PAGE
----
Website scams are actually quite common.  We were in our weekly meeting this morning and realized that more than one of us had clients who were dealing with fraudulent claims last week so we thought now would be as good of time as any to educate our listeners about common spam schemes and how to steer clear of them.

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Monica Maye Pitts
Monica Maye Pitts Chief Creative Officer

3 Common Website Scams & How to Spot Them

We were in our weekly meeting this morning and realized that more than one of us had clients who were dealing with fraudulent claims last week so we thought now would be as good of time as any to educate our listeners about common spam schemes and how to steer clear of them. 

Website scams are actually quite common.  

Many people know very little about how the web really works making them easy targets for scammers. Website owners are a lot like car owners. You know how to drive them but do you know why they drive or how to fix them if they stop driving? When it comes to my car I certainly don’t. So if I go to a shady auto repair spot and the mechanic tells me, “fix these 10,000 things or your car won’t run” I have no idea if it’s legit. I either have to call for backup (cue the trusty husband or dad) or just go with my gut.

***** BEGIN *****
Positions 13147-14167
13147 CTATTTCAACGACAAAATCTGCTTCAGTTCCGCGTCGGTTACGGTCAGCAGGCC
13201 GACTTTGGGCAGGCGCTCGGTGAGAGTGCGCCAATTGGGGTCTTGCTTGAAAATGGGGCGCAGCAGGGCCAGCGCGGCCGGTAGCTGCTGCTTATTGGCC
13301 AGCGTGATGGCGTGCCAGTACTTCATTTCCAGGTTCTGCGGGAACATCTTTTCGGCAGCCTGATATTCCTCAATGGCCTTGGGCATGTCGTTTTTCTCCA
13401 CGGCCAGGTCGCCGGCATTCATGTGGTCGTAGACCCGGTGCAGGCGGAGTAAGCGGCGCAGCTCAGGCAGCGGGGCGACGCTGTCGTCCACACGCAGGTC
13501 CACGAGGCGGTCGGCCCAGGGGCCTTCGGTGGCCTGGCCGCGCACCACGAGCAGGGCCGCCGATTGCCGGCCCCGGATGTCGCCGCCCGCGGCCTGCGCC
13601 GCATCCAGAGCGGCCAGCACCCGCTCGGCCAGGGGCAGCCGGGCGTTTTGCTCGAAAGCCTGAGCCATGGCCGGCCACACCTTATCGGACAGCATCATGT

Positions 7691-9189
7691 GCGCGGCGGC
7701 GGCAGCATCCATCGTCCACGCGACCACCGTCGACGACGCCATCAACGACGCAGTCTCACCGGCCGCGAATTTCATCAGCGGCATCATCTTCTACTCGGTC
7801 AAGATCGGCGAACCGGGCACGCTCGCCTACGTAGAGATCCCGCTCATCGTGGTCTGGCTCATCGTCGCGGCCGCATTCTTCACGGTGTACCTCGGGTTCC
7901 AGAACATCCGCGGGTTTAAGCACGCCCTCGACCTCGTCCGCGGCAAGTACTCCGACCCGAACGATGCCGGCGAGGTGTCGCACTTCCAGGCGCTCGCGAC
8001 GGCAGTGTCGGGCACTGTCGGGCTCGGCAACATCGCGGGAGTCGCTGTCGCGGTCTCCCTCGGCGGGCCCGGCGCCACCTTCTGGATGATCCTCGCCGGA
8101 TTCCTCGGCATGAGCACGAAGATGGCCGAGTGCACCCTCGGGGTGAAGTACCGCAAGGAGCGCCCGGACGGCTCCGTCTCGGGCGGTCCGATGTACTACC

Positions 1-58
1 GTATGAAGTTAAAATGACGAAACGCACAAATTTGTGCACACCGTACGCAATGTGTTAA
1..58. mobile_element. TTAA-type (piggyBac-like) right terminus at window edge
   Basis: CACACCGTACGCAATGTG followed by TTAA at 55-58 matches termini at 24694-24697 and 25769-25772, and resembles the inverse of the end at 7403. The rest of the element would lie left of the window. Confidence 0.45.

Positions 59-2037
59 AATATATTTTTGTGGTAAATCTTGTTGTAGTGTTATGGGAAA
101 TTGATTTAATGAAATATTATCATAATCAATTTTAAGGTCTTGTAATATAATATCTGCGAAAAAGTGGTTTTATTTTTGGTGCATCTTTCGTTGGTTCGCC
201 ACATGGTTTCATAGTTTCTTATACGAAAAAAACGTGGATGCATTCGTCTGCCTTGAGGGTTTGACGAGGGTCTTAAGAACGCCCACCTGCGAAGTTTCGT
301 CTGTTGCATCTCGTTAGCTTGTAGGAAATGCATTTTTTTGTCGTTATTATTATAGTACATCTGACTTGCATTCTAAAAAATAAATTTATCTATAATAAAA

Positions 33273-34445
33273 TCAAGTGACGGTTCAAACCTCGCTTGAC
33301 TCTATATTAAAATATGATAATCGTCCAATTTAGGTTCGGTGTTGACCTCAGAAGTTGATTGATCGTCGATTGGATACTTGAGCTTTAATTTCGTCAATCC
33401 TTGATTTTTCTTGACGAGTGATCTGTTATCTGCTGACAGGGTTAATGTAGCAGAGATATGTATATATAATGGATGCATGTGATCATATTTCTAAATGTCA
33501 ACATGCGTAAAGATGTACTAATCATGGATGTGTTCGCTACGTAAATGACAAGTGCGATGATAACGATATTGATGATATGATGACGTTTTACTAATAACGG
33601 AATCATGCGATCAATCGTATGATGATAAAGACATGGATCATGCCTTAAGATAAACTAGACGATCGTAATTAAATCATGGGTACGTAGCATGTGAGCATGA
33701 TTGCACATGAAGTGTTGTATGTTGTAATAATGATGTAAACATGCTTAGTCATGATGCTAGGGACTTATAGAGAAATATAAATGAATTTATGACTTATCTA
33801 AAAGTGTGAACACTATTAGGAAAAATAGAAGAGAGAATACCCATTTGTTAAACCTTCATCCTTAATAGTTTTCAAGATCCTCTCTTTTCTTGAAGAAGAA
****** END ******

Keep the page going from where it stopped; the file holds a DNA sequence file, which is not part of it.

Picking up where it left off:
The first rule to avoid any scam is to go with your gut. If your gut says no, then things are probably not right. 

My grandma, will, God bless her, send in that dollar to the Publishers Clearing House every time she gets a letter because she’s like, “Monica, I could win! And it’s only $1.” 

And being a pragmatist I’m like, “Grandma, don’t send it in. Go buy yourself a candy bar. You’re not going to win. It’s not real.” I have no idea if it’s real or not, I’m just going with my gut. Ok so back to website scams…

We see three types of scams on repeat:

SCAM #1: People Pretending to be Google.

Scam #2: Stolen Images Notifications

Scam #3: False Domain & DNS Expiration Letters

Lets dig into each, what they are and how to spot them.

SCAM #1: People Pretending to be Google.

The scam tactic we defuse most often is “Google calls”. Many of our clients often call and say, well, Google called me and said, ___________________.

First off, this is a mega red flag. Google doesn’t call people. Let me tell you, we work with Google on a regular basis and actually getting them on the phone is like pulling teeth.

The most common Google scam call sounds something like this: